Obama and Sebelius Diss Science In Rejecting Plan B Pill Access for Minors
Reproductive rights advocates were shocked this week when HHS Secretary Kathleen Sebelius in an unprecedented action overruled the Food and Drug Administration’s recommendation to allow minor girls, 16 and under, to obtain the “Plan B” pill as an over-the-counter medicine, an emergency means to avoid unwanted pregnancies without a prescription. Seen as a troubling precedent that could open the door to future decisions, most likely associated with controversial sexual health related matters, advocates have expressed surprise and deflation that the Obama Administration would defy scientific opinion that determined that the Plan B pill is safe and should be made available to minors without a prescription.
Added ugliness and political expediency came from President Obama himself, who spoke from the White House press room lectern and backed Sebelius’ decision “saying she was concerned that young people could buy the pill alongside bubble gum and batteries”. He also qualified his remarks as a “father of two daughters” and that “most parents would probably feel the same way. He continued: “It is important for us to make sure that we apply some common sense to various rules when it comes to over-the-counter medicine.” The father of first daughters Malia and Sasha, paints a picture of paternalistic protection and ‘father knows best’. But alas its an election year. So much for science.
Voter ID Laws Under Assault by Republicans; Wisconsin Walker Recall Effort Enjoys 300,000 Signatures
Marking International Human Rights Day, Ben Jealous, the president of the NAACP, has been calling the current period in America, one of the “greatest attacks on voting rights laws in a 100 years,” led a coalition march in New York City to the United Nations in an effort to raise awareness of the assault in at least 25 states on U.S. voter identification laws. Last month, Ohio voters were successful in organizing a recall effort on a State of Ohio Voter ID rights law, that had been amended by Republican Governor John Kasich, whose reactionary policies inspired organizers to obtain enough signatures to place the discredited law on the ballot during the 2012 elections. Ohio voters openly rejected Democrats in 2010, only to come roaring back at Kasich for his anti-union efforts to strip collective bargaining rights, which was overwhelmingly rejected by the Ohio electorate last month, as well.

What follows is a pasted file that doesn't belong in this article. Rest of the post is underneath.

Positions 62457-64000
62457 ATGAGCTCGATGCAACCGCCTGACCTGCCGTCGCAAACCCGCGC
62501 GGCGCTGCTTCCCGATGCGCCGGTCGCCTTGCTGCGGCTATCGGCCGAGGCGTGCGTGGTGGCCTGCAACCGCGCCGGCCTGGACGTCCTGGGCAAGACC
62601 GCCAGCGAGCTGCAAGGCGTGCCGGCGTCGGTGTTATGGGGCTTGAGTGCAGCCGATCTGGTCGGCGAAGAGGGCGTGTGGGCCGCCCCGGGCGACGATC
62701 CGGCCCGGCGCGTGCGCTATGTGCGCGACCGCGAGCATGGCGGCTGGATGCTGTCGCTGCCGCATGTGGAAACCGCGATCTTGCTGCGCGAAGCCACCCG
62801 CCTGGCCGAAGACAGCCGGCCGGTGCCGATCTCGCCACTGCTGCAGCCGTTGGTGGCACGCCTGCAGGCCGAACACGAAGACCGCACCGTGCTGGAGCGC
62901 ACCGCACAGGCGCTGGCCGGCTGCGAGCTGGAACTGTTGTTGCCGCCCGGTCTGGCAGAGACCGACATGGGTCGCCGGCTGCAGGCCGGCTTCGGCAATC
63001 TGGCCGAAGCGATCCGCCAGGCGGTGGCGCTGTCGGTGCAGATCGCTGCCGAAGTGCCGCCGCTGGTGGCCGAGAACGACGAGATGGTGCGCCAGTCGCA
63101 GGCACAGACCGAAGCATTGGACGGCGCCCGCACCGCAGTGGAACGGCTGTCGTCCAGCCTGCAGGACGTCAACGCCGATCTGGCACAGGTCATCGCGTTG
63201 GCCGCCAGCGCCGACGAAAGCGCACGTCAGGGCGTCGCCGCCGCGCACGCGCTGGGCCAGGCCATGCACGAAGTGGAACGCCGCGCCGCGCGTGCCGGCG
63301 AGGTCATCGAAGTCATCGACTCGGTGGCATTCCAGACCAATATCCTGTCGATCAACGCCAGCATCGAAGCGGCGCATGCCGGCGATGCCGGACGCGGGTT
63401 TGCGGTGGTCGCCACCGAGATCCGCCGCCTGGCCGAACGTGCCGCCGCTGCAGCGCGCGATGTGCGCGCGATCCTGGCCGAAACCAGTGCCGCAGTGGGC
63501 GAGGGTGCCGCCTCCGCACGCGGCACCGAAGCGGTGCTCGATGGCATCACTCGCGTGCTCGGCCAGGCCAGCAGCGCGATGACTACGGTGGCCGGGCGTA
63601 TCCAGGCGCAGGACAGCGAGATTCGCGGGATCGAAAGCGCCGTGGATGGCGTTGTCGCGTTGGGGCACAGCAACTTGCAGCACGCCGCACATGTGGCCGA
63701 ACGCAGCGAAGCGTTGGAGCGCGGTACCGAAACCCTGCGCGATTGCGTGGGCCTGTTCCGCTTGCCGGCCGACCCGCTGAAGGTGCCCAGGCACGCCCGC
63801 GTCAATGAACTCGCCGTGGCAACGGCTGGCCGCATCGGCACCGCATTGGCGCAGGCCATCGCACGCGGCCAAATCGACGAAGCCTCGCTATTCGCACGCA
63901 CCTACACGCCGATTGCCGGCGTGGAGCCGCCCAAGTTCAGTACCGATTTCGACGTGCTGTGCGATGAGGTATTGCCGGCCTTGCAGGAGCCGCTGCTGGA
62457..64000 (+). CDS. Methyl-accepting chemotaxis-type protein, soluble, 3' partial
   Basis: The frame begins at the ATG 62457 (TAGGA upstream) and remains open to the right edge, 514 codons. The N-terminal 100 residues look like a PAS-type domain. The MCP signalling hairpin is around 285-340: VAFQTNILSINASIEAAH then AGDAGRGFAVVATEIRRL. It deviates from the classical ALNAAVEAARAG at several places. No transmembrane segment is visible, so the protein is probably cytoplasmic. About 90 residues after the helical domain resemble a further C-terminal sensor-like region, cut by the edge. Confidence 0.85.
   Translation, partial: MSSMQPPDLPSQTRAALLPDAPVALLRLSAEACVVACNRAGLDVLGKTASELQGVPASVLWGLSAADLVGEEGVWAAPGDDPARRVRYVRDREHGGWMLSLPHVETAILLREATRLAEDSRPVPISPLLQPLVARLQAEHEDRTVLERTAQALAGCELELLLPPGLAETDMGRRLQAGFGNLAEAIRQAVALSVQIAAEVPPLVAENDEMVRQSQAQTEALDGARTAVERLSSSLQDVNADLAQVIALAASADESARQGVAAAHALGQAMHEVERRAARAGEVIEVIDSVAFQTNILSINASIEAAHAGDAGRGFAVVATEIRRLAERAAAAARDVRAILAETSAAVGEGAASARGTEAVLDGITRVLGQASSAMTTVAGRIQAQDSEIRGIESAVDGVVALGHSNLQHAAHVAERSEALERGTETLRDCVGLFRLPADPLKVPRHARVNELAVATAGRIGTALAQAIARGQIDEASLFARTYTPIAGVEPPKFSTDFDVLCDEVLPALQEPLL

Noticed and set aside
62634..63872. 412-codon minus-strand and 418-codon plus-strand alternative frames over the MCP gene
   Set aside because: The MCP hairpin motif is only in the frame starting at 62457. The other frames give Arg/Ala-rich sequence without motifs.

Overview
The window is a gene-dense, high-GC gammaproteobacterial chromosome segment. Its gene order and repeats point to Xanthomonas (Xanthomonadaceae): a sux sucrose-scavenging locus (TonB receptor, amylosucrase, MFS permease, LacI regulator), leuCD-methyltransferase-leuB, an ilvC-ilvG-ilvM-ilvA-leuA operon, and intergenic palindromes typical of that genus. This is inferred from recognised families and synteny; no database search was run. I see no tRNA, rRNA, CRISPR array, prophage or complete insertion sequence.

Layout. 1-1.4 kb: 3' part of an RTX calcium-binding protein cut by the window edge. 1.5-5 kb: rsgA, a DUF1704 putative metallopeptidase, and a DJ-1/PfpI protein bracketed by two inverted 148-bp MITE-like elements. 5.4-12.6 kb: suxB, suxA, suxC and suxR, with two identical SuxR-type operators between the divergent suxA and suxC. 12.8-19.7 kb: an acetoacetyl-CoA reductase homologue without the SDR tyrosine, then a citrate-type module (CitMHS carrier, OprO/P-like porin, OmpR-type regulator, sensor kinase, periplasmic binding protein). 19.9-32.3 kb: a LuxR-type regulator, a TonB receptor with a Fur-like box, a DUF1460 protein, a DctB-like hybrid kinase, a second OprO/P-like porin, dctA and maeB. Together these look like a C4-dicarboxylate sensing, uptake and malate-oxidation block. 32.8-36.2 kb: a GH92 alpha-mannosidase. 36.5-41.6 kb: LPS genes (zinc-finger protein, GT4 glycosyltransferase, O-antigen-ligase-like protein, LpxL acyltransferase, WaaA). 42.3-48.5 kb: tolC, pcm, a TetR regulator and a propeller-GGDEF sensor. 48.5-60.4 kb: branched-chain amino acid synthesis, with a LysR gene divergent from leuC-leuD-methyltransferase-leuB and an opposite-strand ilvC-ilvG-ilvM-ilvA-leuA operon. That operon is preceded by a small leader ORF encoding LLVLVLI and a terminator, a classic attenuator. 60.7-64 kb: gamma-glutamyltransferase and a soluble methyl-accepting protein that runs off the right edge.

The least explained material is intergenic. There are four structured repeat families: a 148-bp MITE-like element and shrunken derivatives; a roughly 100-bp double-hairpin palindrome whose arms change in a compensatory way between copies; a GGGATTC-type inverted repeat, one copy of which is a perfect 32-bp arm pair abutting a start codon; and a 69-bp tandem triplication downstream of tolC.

In another bell-weather Midwestern state, Wisconsin, organizers there have quickly obtained more than 300,000 signatures of the 540,000 required in an effort to recall Republican Governor Scott Walker, for his success in stripping collective bargaining rights and requiring workers to pay more for health care, along with diminished pay wages. Organizers are hoping to garner as many as 750,00 signatures to provide insurance for disqualifications. Walker, was the first Republican governor in the country, elected in 2010, that immediately went to work to diminish labor union rights, long held to be a core Democratic Party constituency. While obstacles remain for Wisconsin efforts to revoke Walker’s mandate, including finding a candidate to take on Walker. Thus far, former U.S. Senator Russ Feingold, who lost re-election in 2010, has refused to be a candidate. But first things first.
Tanya L. Domi is an Adjunct Assistant Professor of International and Public Affairs at Columbia University who teaches about human rights in Eurasia and is a Harriman Institute affiliated faculty member. Prior to teaching at Columbia, Domi worked internationally for more than a decade on issues related to democratic transitional development, including political and media development, human rights, LGBT human rights, gender issues, sex trafficking, and media freedom.